WTF: Why Not Slaughter Kittens On Screen?

To quote a famous one-eyed sailor, “I am disgustipated.”

That’s not an easy feat, mind you. I can take a lot on the silver screen, but I have to say that when I saw last week’s new remake The Last House on the Left, I was pretty much disgustipated.

Then I started hearing feedback for my review, and it disgustipated me even more.

Here’s an excerpt from my review that ran on my web site 7mpictures.com and was linked to from RottenTomatoes.com:

The one thing that kept going through my mind as I watched “The Last House on the Left” was how unnecessary the film it.

Oh, the fans of the original and this new remake will most likely insult my intelligence by suggesting that I just didn’t get the movie. Don’t worry. I got the movie. And I still didn’t like it.

I know that the original has been held up as a “video nasty” horror classic because of the movie’s “It could happen” potential. And yes, I will concede that the reality of a band of raping, murdering psychopaths is far more likely than any scenario involving werewolves, vampires or zombies. But the bottom line is that I don’t enjoy watching innocent people get brutalized on screen. And call me crazy, but I really detest rape scenes in films.

Then I read some comments from RottenTomatoes.com readers like these:

He’s missing the point completely. He just didn’t expect to be horrified when he walked into a true horror flick and he’s lashing out at others who can handle it…. You’re supposed to be shaken, disgusted and sick to your stomach. That fact that this film evoked such raw emotions from you so effectively is to be applauded, not criticized for.
– Bloody Mathias

The movie did what it was supposed to do, Kevin. No way…a scary horror film that actually was horrific?
– Josh M.

What the fake rape?

There’s a lot of things in movies that people consider awful that I can stomach. Heck, I’ve seen all the SAW movies, and I actually liked the Hostel films. Yet filmgoers have been turning their nose up at most torture porn lately. But with $14 million at the box office last weekend, I suppose we’re okay with rape… just don’t torture anyone.

Now I know that FSR’s own Rob Hunter saw The Last House on the Left and liked it quite a bit. But I have to agree with FSR’s Robert Fure on his feedback to Hunter’s review in the comments section:

In 1972 this film was like nothing else that had really been done, so damn sure that’s shocking. But viewed today by a young generation of horror veterans, it is kind of laughable at parts.

Fure’s absolutely correct. Rape is nothing new on the American cinema screen. In fact, there was a string of movies in the mid-1990s – from crap like Showgirls to fine movies like Rob Roy – that featured pretty graphic depictions. So sitting here in 2009, these scenes are not really shocking any more like the original 1972 Last House on the Left. Rather, they’re just unnecessary.

The RT readers cited above suggest that I don’t get the movie because I don’t understand this was a way to horrify the audience. Let’s forget for a moment that I actually say in my review that I do get it; I just don’t like it. (That’ll show how often people just read the pull quotes and not the full review.) My question is whether full blown graphic rape scenes are really that necessary, even in a movie like this.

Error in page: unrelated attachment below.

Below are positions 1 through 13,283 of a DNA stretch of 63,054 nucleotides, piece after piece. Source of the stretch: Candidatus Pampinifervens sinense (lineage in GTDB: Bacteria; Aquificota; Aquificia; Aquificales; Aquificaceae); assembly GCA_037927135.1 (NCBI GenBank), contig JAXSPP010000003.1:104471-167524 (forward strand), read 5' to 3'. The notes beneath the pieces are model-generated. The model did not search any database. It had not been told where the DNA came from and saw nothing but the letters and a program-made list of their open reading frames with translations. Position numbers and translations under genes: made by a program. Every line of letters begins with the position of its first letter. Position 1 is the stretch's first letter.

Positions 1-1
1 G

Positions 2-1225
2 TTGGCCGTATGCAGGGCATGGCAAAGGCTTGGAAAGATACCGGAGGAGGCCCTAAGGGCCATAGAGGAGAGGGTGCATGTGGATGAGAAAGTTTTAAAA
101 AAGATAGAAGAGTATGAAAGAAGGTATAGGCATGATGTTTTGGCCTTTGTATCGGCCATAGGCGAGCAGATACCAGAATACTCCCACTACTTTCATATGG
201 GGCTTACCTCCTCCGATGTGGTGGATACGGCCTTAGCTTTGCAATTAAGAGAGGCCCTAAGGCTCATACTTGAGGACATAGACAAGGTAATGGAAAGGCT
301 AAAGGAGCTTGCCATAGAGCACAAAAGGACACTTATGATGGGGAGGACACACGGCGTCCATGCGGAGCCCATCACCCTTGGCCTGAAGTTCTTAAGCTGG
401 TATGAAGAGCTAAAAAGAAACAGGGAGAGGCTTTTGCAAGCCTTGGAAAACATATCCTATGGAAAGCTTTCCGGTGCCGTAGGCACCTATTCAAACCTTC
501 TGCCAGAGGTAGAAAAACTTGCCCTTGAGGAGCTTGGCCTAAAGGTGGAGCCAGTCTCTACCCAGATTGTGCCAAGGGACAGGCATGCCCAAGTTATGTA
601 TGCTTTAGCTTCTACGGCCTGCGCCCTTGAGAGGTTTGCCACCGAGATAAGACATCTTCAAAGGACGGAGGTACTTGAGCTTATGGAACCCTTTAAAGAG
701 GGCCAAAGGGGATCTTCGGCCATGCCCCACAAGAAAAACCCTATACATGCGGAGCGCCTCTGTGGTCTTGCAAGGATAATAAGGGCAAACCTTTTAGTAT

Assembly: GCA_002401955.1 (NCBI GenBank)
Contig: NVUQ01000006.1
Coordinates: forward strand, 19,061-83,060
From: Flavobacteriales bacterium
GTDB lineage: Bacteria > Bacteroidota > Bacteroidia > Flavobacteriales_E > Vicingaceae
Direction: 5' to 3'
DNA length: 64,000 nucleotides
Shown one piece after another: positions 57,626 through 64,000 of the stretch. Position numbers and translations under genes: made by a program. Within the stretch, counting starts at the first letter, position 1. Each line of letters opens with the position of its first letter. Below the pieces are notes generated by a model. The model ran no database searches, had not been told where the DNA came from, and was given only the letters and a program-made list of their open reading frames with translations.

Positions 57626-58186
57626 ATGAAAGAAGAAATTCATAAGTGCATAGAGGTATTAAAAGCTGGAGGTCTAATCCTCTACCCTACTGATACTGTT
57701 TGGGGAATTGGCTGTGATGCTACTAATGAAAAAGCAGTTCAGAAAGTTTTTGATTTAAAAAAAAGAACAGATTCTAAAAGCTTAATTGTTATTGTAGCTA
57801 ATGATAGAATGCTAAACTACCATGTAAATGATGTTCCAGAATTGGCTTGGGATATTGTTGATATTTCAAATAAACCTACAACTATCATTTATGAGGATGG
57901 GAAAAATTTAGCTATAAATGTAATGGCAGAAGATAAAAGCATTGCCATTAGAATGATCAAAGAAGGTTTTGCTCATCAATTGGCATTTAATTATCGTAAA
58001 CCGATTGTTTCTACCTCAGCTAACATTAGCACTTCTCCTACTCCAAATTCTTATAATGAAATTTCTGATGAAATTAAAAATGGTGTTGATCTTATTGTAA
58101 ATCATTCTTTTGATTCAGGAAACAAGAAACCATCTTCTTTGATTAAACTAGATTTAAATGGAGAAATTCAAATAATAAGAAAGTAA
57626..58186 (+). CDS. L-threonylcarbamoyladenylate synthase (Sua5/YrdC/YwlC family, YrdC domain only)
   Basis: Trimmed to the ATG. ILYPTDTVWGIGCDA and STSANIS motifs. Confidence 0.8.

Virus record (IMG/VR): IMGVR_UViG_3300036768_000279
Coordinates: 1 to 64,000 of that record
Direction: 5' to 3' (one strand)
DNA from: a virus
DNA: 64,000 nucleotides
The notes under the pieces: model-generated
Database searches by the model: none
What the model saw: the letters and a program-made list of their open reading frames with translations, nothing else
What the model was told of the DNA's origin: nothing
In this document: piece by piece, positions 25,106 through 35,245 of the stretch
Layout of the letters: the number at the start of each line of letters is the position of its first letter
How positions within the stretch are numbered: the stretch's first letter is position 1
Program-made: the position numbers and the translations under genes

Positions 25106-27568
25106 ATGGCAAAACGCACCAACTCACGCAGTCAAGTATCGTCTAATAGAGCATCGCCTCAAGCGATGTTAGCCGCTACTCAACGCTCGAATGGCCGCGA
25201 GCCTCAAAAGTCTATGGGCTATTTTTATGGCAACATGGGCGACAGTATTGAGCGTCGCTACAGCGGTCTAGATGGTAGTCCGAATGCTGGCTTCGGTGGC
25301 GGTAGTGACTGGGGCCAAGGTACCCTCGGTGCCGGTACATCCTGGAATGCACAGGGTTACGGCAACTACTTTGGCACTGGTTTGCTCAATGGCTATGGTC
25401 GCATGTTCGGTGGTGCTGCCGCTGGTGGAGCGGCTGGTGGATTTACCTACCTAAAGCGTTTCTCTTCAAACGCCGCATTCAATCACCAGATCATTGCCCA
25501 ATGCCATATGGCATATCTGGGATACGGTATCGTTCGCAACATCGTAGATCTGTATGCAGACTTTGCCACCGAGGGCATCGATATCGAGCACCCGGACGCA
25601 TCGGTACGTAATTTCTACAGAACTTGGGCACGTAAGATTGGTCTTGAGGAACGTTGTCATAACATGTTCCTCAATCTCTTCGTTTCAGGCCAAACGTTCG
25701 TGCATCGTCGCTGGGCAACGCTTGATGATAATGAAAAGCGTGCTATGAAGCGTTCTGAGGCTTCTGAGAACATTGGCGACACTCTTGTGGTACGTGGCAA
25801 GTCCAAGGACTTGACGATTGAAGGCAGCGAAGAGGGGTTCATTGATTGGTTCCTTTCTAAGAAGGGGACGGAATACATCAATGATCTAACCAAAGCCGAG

After all, the villains in The Last House on the Left already kidnap, beat-up and threaten the girls, eventually stabbing one to death in the stomach. Earlier in the movie, they kill two deputies, strangling one with a seat belt while showing him a picture of his children and telling him he’ll never see them again. Can you tell me that adding rape to their list of crimes makes them any less awful?

Oh sure, the rape seems to clinch the revenge plot of the parents, but isn’t it bad enough that they shoot their daughter and leave her for dead in a lake? But even beyond that, I ask why it’s necessary to show all of the crime on screen? Does it make the act any less awful? Is it really necessary to show Sara Paxton face down in a patch of dirt while John Henry the Terminator forces himself on her?

Why not just have them slaughter kittens? Or strangle puppies? Or force the girls to watch a Pauly Shore movie marathon? Those are all surely horrifying, but I don’t want to watch that on screen. It’s like watching the death of children in a movie. Films like The Mist and Reservation Road managed to depict this without splattering it onto the screen. Hell, even Funny Games handles this stuff off-screen. Call me old fashioned, but for rape scenes, I’d rather just fade to black and trust that it happened off screen.

With all that said, when the big-budget Hollywood movie Slaughter the Kittens comes out, I’ll be first in line to see it.

Kevin Carr crawled from the primordial ooze in the early 1970s. He grew up watching movies to the point of irritation for his friends and was a font of useless movie knowledge until he decided to put that knowledge to good use. Now, Kevin is a nationally syndicated critic, heard on dozens of radio stations around the country, and his reviews appear in a variety of online outlets. Kevin is also a proud member of the Broadcast Film Critics Association (BFCA), the Online Film Critics Society (OFCS), and the Central Ohio Film Critics Association (COFCA).

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